Wikimedia Indonesia and the Indonesian community: Knowledge Equity Calendar

Wikimedia’s Indonesian Community at the National WikiNusantara conference in 2019
Gunarta, WikiNusantara 2019, Yogyakarta, 27 April 2019 (070), CC BY-SA 4.0

December 5

For us working on the Indonesian Wikimedia projects, Knowledge Equity means you can share your knowledge in your mother language without being afraid of any restrictions. It also is about getting the same opportunities to access and being able to share knowledge like the privileged world languages (e.g. English or Mandarin) in your own native language. 

Video about Wikimedia Indonesia’s efforts in supporting and preserving Indonesian languages (in Indonesian with English subtitles)
Wikimedia Indonesia, Bebaskan Pengetahuan.webm,CC BY-SA 4.0

We, at Wikimedia Indonesia, are working to open the access and to increase the opportunities and participation possibilities for local language speakers to contribute to Wikimedia projects. We encouraged people to write and share their knowledge in their local languages. In Indonesia, we have more than 700 languages, yet only 12 of them have their own Wikipedia. Last year, we launched Gorontalo Wikipedia, this year Balinese Wikipedia, and Minangkabau Wiktionary. We are also working with a lot of GLAM (Galleries, Libraries, Archives and Museums) partners to open their resources and make them benefit from the Wikimedian community as well as a broader public audience. By uploading the digital version of their collections and archives to Wikimedia databases like WikiCommons, we support the cultural heritage by making it accessible for a large public. With the aid of the community, we are providing the technical and structural framework for artworks or other treasures that might otherwise stay hidden.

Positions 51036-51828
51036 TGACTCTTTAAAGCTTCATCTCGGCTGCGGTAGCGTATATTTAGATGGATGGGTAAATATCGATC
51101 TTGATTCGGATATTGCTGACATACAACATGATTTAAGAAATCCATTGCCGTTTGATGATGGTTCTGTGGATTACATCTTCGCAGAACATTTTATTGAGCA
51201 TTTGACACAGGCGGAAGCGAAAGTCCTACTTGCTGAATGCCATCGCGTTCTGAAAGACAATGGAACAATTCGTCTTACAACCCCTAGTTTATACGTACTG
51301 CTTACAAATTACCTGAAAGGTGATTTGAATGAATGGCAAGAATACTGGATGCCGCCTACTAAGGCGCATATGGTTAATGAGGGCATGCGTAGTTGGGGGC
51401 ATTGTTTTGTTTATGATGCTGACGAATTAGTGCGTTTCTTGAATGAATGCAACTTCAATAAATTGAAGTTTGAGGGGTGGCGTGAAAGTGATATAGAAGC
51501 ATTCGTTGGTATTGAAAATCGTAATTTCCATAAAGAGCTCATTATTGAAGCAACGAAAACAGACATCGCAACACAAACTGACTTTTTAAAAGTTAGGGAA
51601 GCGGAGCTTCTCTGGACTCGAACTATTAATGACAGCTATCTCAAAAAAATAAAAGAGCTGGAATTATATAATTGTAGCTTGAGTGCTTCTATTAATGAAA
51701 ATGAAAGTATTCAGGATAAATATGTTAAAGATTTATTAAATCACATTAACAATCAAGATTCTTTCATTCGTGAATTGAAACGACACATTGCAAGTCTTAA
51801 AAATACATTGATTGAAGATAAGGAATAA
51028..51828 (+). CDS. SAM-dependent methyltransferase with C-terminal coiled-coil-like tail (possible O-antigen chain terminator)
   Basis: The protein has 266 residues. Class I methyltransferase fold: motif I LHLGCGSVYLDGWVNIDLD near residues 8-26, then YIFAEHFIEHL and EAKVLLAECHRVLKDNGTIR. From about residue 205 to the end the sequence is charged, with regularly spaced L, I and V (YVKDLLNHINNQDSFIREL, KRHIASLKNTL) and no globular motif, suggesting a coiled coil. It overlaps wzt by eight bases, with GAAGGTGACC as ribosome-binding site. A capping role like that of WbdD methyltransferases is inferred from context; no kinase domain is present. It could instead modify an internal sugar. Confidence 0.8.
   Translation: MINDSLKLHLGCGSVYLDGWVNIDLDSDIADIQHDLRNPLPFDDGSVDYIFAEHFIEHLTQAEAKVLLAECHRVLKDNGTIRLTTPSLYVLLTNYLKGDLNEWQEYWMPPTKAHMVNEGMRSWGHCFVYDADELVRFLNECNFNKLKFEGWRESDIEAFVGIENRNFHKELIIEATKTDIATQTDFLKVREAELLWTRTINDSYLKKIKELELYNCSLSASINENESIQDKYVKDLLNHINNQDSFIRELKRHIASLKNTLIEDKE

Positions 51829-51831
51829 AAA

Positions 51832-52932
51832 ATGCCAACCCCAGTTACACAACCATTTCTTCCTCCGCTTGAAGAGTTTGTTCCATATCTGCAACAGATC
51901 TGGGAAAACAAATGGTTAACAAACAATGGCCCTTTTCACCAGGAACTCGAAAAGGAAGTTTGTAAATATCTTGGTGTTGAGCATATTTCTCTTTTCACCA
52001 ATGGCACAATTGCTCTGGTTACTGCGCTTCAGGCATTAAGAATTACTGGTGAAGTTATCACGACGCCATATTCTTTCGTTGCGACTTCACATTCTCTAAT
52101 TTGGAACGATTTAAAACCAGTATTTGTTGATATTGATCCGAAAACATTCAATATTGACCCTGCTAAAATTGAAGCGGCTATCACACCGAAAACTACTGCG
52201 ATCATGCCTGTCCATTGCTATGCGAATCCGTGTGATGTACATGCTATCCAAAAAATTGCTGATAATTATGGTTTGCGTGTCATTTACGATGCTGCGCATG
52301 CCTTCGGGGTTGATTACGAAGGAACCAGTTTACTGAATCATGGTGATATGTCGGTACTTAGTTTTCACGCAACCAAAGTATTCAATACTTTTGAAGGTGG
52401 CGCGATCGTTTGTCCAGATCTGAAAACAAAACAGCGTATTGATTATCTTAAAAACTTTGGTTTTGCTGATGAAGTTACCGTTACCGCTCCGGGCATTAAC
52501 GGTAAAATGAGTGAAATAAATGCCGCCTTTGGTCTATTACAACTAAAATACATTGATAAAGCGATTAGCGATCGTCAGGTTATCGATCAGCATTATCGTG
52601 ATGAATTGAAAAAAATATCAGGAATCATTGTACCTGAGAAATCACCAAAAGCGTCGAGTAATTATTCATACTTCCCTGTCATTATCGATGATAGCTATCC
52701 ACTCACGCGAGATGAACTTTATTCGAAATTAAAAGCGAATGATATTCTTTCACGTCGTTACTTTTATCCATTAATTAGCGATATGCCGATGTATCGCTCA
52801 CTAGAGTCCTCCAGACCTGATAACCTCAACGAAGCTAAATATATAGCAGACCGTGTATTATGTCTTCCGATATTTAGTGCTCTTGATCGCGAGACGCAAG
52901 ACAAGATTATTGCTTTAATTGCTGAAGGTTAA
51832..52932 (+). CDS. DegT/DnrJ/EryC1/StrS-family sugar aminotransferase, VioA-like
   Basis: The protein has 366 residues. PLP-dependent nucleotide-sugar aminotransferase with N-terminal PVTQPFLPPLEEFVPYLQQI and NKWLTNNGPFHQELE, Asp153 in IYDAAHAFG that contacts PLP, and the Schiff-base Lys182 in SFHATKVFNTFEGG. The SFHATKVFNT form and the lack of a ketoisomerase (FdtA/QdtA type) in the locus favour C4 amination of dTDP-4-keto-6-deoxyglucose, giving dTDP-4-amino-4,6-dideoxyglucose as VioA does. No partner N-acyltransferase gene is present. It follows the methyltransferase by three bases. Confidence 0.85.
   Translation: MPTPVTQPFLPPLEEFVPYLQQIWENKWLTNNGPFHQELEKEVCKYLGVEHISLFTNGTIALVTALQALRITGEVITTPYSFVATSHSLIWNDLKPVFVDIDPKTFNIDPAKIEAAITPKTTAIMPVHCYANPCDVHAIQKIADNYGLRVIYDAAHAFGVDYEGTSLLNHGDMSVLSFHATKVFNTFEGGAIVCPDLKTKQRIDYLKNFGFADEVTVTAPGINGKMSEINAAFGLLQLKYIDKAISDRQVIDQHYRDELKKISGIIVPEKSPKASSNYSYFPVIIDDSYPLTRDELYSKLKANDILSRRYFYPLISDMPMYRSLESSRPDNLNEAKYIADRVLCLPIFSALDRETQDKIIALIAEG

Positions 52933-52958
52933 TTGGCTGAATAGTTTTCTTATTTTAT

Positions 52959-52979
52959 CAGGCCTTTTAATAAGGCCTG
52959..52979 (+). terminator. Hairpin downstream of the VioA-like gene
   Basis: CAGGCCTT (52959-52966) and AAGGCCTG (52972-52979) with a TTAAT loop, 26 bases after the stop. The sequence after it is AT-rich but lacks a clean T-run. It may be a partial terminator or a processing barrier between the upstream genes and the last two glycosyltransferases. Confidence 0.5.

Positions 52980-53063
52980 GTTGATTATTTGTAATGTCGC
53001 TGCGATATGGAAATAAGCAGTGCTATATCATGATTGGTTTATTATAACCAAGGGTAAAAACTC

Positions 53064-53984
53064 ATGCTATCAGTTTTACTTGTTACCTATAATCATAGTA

Our main challenge was that we didn’t have a lot of resources in our languages, especially from local languages speakers’ perspective. Most of the Indonesian people will learn about their own culture in another language and cultural perspective because most of the resources are only available in Indonesian, Dutch (because of colonization from before 1950), or even English. We are trying to invite more GLAM partners, including universities, to open their local language collections, so native speakers can learn about themselves and their heritage in their own language.

We combine the bottom-up approach from the Community and we support and foster the local communities. Now we have 5 very active offline communities in Padang, Yogyakarta, Bandung, Denpasar, and Jakarta, compared to 3 years ago, when we had zero. By strengthening the local community, we ensure that the broader Wikimedia community can get the maximum benefit out of this effort. Until 2030, we plan to encourage and invite more local communities to write articles in their own languages, to make sure the Knowledge Equity can be achieved by providing and sharing knowledge not only in big “world” languages but also for smaller language communities.

Archive notice: This is an archived post from Wikimedia Space, which operated under different editorial and content guidelines than Diff.